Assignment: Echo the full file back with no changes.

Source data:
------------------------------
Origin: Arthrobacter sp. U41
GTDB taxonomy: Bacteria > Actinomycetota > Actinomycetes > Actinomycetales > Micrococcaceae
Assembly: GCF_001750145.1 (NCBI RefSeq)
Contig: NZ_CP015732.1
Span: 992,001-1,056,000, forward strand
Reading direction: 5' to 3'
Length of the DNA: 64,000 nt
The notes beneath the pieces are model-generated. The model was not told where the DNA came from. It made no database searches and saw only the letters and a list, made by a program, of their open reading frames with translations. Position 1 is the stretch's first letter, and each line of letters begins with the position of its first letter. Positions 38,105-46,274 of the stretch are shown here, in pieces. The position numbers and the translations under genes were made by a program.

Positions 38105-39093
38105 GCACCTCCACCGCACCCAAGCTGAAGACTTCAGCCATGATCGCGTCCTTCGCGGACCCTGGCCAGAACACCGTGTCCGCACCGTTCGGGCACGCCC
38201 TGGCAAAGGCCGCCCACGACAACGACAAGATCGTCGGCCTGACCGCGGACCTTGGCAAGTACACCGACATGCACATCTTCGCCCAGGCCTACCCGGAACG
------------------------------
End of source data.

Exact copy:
Origin: Arthrobacter sp. U41
GTDB taxonomy: Bacteria > Actinomycetota > Actinomycetes > Actinomycetales > Micrococcaceae
Assembly: GCF_001750145.1 (NCBI RefSeq)
Contig: NZ_CP015732.1
Span: 992,001-1,056,000, forward strand
Reading direction: 5' to 3'
Length of the DNA: 64,000 nt
The notes beneath the pieces are model-generated. The model was not told where the DNA came from. It made no database searches and saw only the letters and a list, made by a program, of their open reading frames with translations. Position 1 is the stretch's first letter, and each line of letters begins with the position of its first letter. Positions 38,105-46,274 of the stretch are shown here, in pieces. The position numbers and the translations under genes were made by a program.

Positions 38105-39093
38105 GCACCTCCACCGCACCCAAGCTGAAGACTTCAGCCATGATCGCGTCCTTCGCGGACCCTGGCCAGAACACCGTGTCCGCACCGTTCGGGCACGCCC
38201 TGGCAAAGGCCGCCCACGACAACGACAAGATCGTCGGCCTGACCGCGGACCTTGGCAAGTACACCGACATGCACATCTTCGCCCAGGCCTACCCGGAACG